Virtual reality’s forecasting abilities could change our perspective of risk forever
The visualisation of exposures plays a pivotal role in risk mitigation.
Now virtual reality (VR) is promising to bring new detail and precision to risk forecasting.
“The use of virtual reality will help underwriters and risk managers visualise risk in new ways by enabling them to experience risk scenarios that can’t be recreated in the real world because they are too dangerous or too expensive,” says Dan Cunningham, regional account engineer of AIG, who partnered with research and engineering institution Clemson University on this area.
“Virtual reality will also help improve risk prevention. Imagine being able to visualise a building or product before it is created and identifying elements that, if left unchanged, could cause bodily harm.”
Cunningham says risk managers will better understand risks by experiencing them in a safe environment. “These insights will make them more aware of risk factors and enable them to address them before they can become an issue. For example, in a training environment, like at Clemson University, virtual reality can be used to educate engineers and underwriters about fire risks without exposing them to hazardous situation or materials.”
Innovative technologies such as wearables, virtual reality and drones will become an indispensable part of a risk manager’s toolkit, he says.
Jeremy Bailenson, a founding director of Stanford University’s Virtual Human Interaction Lab, is just as enthusiastic. “VR is an amazing tool for visualising crisis,” he says. “For risk forecasting, the magic of course lies in setting the modelling parameters to generate scenarios which are most likely to be valid, which largely occur outside of VR. Where VR comes in is to transport the forecaster into a visceral experience of the future, so that he or she can perceptually experience future scenarios to make the outcomes less abstract.”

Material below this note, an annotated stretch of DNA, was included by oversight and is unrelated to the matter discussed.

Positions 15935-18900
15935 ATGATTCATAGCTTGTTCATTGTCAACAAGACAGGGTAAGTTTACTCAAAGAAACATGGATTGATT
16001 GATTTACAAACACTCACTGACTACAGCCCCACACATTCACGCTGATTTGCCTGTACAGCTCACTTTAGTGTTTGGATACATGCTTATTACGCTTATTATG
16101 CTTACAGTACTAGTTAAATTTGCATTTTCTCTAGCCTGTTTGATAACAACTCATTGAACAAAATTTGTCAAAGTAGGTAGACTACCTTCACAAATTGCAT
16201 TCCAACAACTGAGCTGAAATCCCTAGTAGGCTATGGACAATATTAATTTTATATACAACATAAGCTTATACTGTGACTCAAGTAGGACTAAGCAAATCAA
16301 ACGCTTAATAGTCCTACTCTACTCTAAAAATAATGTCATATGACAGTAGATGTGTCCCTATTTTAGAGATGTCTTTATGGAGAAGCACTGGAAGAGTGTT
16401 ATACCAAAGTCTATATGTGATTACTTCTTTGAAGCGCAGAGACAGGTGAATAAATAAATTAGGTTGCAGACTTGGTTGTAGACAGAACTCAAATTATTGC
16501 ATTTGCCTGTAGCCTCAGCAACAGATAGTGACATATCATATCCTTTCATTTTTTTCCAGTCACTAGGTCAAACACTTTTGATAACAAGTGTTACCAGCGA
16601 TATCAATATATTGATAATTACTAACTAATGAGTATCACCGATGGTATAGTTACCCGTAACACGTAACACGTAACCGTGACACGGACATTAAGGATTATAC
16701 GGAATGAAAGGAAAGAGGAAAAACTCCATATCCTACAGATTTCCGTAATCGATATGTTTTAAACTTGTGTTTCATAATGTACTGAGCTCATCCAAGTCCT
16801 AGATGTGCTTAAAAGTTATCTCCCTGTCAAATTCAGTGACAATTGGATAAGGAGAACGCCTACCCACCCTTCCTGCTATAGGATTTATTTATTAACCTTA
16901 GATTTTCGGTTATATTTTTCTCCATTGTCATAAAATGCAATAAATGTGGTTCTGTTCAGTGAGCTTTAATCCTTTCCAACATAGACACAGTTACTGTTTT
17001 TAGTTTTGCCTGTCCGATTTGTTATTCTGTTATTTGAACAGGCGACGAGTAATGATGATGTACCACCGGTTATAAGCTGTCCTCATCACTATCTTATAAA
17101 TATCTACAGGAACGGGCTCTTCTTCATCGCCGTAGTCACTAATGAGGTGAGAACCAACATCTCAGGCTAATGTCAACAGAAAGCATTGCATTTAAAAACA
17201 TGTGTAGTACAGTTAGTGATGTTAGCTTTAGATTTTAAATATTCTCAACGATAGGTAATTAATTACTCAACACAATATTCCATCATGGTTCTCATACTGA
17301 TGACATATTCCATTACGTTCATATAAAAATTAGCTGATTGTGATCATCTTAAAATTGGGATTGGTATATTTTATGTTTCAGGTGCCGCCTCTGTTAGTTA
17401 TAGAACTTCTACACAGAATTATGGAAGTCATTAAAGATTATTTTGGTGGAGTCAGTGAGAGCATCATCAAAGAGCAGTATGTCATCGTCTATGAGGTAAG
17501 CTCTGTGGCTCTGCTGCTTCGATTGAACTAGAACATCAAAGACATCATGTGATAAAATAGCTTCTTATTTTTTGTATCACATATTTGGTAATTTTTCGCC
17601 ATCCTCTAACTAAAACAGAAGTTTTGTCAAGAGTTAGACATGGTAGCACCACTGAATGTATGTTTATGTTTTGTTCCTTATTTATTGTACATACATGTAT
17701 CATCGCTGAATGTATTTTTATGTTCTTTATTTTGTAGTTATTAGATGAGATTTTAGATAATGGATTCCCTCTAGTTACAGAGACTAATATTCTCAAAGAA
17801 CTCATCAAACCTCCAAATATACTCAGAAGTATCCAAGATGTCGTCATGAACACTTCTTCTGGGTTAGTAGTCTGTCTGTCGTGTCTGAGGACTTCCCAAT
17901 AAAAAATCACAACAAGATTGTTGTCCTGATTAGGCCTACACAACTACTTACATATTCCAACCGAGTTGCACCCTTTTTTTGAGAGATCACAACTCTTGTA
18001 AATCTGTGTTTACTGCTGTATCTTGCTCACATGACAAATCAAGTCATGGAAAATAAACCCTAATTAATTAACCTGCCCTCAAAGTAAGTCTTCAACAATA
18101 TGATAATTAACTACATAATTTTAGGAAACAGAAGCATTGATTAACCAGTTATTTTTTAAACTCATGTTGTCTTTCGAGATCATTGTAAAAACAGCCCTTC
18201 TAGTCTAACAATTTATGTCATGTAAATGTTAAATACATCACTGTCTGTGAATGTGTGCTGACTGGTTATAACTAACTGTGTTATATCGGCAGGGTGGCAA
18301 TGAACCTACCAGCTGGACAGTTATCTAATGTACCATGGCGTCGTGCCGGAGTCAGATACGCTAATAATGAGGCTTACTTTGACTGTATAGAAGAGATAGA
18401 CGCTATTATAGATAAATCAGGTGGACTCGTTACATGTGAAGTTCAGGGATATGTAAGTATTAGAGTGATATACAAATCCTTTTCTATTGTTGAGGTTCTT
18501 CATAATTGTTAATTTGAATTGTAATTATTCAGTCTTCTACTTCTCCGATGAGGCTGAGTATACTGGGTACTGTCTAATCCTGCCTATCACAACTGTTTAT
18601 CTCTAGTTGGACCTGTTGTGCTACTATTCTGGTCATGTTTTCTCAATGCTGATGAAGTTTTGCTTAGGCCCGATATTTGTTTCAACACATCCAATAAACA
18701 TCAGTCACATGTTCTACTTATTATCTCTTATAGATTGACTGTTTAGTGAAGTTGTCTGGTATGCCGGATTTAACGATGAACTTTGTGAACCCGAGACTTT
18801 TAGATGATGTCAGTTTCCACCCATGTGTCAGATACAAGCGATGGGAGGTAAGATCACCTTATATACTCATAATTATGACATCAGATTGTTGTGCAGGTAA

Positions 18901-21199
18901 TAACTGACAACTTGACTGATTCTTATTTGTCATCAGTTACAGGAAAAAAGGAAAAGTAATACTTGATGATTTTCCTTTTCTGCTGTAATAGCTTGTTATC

Harald Scheule, associate professor at UTS Business School, says: “I believe simulation-based forecasting is very valuable in risk forecasting. Simulations are able to provide scenarios based on model parameters estimated with historic data, but result in different, possibly more adverse realisations than those actually observed.”
Bob Stone, director of Birmingham University’s Human Interface Technologies Team, says that, as with all things implemented using VR, augmented reality or mixed reality technologies, it all depends on how well the content and interactivity is designed and how well the end users’ needs are taken into account.
Lazada Group head of group risk and internal audit Gordon Song agrees. He says: “VR, like any form of analytical tool or technique developed in the last two decades, will certainly be useful – but, as with all tools, they will only be as useful as the people who created them. To be more precise, all models and tools require assumptions and variables, and these have proven to be limited in the complex world we live in. The ‘risk’ lies in over-relying on these tech-enabled tools and moving too far away from human judgement, which, in my opinion, is not replaceable.”
But Stone says VR will be useful in risk forecasting for ‘what-if’ scenarios: “We have been using what is referred to as mixed reality, where we can develop future interactive command stations which present the end user with a range of carefully formatted and selectable media sources – social network feeds, live video streaming from the BBC, Sky News, and so on, live video from remote systems, such as drones and related technologies, weather predictions – all supplementing a central interactive 3D representation of an emerging scenario. In our case, the scenarios are very much based on insurgent activities, but others could be modelled.”